But these issues of nexus continue to rage on, since “everyone wants their share of the tax event”. Eitel even foreshadowed the possibility that “the IRS is eventually going to want everybody’s wallet information,” while also pointing out that currently the infrastructure necessary to hold this data simply does not exist.

United Kingdom: Key crypto tax guidance takeaways

  • According to HMRC, the body responsible for crypto taxes in the UK, “in the vast majority of cases, individuals hold crypto assets as a personal investment, usually for capital appreciation or to make particular purchases. They will be liable to pay capital gains tax when they dispose of their crypto assets.”

  • Crypto assets are classed as property for the purposes of inheritance tax.

  • Crypto assets received from employers as a non-cash bonus are subject to income tax and national insurance (NI) contributions, as are crypto assets derived from mining, staking and airdrops. 

  • Mining rewards are classed as other taxable income

  • As it stands, HMRC does not consider cryptocurrencies as money, nor as stock or marketable securities. As such, they are not generally subject to stamp duty or stamp duty reserve tax, unless received as consideration for purchases of stock or securities.

  • For businesses, most taxes generally apply. This includes capital gains, corporation tax, income tax, NI, stamp duty and VAT.

Are these policies suitable for the current market? According to Jason Steedman: “Generally, yes, but at the more technical end of the crypto sector the tax legislation is behind the tech. NFTs are an example of how there is little current legislation, just very high-level guidance which is open to variable interpretation.”

Although Steedman believes that HMRC have largely done a decent job of keeping up with developments in the crypto sector, improvement is needed in some areas.  He said: “HMRC puts the responsibility on the taxpayer to calculate and pay their taxes but without considering the lack of available professional accountants with the skills and tools required to calculate the crypto tax properly.”

Ireland: Key crypto tax guidance takeaways

  • The Revenue Commissioners (generally known as Revenue, the body responsible for Irish tax and customs regulation and therefore cryptocurrency taxes) treats crypto investments like investments in stock or shares in regards to capital gains tax

  • For businesses accepting payments in cryptocurrency, taxable profits are calculated in the same fashion as for fiat currencies

  • Although crypto is not considered a currency, the Court of Justice of the European Union (CJEU) contends that bitcoin constitutes a currency for VAT purposes.

  • When employees are paid in a cryptocurrency, the value of the crypto for the purposes of calculating payroll taxes is the euro amount attaching to the cryptocurrency at the time the payment is made to the employee.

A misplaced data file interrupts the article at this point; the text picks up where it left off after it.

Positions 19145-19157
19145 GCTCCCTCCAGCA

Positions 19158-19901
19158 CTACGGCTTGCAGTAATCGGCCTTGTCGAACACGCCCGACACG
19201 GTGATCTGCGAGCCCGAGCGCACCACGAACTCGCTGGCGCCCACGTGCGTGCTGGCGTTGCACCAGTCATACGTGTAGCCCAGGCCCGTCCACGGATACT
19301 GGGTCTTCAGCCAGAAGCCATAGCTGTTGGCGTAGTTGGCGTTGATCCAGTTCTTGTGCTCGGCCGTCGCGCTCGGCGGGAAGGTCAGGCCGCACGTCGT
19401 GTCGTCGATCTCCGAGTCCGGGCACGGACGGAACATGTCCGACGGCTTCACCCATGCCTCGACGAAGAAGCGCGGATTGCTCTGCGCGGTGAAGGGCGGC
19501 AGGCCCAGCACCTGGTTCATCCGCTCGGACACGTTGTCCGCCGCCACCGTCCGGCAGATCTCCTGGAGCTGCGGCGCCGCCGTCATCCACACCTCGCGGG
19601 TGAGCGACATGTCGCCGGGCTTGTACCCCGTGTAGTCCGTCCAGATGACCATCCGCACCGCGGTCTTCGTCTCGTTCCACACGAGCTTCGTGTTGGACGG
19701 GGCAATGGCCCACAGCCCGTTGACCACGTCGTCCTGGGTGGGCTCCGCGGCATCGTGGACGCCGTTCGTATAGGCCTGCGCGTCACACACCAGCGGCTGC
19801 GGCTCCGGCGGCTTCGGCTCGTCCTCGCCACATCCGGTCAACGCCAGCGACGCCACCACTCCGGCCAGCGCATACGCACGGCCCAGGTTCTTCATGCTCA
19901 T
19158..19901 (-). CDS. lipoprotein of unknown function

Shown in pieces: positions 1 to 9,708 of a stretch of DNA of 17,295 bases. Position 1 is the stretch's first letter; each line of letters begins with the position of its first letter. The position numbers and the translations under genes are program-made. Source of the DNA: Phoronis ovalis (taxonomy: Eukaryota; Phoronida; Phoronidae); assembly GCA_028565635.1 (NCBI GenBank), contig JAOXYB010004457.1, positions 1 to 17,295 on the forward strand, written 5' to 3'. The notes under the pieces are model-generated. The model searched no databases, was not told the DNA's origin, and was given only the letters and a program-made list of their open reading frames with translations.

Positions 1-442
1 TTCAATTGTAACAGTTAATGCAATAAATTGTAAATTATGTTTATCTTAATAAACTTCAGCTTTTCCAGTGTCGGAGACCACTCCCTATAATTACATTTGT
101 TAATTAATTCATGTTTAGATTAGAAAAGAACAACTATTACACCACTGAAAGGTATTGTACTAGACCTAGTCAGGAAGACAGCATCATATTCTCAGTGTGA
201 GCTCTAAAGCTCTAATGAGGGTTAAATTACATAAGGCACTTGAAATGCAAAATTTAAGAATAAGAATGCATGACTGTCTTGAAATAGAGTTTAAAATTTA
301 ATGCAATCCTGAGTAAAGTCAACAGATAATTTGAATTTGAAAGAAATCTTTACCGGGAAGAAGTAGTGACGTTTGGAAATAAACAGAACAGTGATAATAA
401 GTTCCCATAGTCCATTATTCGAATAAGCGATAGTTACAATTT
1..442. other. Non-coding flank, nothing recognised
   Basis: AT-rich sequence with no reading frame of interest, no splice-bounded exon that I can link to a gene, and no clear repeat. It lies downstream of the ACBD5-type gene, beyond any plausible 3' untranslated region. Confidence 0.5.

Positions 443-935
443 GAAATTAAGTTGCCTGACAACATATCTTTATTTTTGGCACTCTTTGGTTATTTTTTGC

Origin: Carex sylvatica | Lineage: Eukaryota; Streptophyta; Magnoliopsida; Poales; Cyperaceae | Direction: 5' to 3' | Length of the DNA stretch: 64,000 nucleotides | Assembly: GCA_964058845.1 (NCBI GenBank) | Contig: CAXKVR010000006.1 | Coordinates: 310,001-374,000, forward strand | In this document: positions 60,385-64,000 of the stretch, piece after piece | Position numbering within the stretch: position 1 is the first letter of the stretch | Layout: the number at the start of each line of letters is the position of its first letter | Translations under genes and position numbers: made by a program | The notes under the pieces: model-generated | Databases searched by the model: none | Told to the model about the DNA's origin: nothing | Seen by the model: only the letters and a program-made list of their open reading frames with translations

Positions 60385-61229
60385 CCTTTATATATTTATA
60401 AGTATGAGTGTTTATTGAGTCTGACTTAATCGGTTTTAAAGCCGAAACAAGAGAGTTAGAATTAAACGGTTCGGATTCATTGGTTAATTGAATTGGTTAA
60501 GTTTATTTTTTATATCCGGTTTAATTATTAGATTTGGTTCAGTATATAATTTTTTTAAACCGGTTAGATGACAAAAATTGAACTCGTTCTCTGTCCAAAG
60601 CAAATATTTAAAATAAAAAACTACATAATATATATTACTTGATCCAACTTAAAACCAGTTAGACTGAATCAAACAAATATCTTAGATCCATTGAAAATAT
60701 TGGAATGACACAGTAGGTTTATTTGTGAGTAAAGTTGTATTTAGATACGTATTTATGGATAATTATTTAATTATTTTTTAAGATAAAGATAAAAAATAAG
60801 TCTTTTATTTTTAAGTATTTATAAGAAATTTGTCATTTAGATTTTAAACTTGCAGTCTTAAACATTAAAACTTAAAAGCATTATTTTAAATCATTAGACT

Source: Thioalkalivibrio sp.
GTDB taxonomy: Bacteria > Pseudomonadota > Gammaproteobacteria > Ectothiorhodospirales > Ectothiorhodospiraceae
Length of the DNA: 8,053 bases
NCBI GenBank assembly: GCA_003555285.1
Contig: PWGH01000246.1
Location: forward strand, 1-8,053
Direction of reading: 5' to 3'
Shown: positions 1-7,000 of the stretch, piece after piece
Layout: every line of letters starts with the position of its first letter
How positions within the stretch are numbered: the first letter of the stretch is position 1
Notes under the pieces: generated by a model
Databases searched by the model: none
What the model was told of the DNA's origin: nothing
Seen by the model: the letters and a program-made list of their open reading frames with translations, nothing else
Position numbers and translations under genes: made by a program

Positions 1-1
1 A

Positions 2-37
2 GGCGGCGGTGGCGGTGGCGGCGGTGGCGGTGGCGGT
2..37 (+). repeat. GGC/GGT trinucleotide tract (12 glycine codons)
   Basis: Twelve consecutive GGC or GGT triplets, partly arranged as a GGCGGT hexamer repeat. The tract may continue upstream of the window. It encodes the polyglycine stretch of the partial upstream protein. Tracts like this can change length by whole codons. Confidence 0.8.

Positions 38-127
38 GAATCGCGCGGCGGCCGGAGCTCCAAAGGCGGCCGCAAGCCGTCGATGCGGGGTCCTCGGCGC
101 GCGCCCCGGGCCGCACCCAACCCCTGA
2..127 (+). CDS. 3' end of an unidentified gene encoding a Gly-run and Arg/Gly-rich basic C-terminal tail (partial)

• Mining activities, however, are not subject to VAT, though income and corporate tax very likely apply

Australia: Key crypto tax guidance takeaways

  • The Australian Taxation Office (ATO), the body responsible for cryptocurrency taxes, says that capital gains tax is triggered when disposing of crypto assets, apart from instances where cryptocurrency is classed as a personal use asset.

  • Mined or airdropped cryptocurrencies, as well as staking rewards, are treated as personal income.

  • For businesses transacting with crypto assets, trading stock rules apply rather than capital gains tax.

  • Cryptocurrency paid out by employers as salary is subject to the Fringe Benefits Tax Assessment Act 1986.

  • Bitcoin is not considered a foreign currency under the Income Tax Assessment Act 1997.

Latest developments in Australian crypto tax

Are Australia’s tax rules suitable for the currency market? According to Jonathon Wilkes, principle at New South Wales-based Solve Accounting: “They are the best we have for now but a little outdated, given crypto moves so fast. There is no legislation or guidance that plainly fits the taxation of new assets, such as NFTs, and use of crypto to interact with DeFi protocols.”

What would ideally be changed going forward? Wilkes said: “Ideally in the future, the ability to rollover or defer gains on crypto to crypto transactions would be desirable, given uncertain values of most crypto. There are rollovers available to shareholders where they exchange shares for shares, but no such rollover for the crypto industry to encourage investment.”

The ATO is particularly proactive in certain fields of enforcement. “They have information-sharing agreements with Australian-based exchanges and are growing their capabilities to ensure taxes get paid on crypto gains,” explained Wilkes, adding: “I would only expect enforcement action to increase in this space over time, given the potential tax revenue at stake.”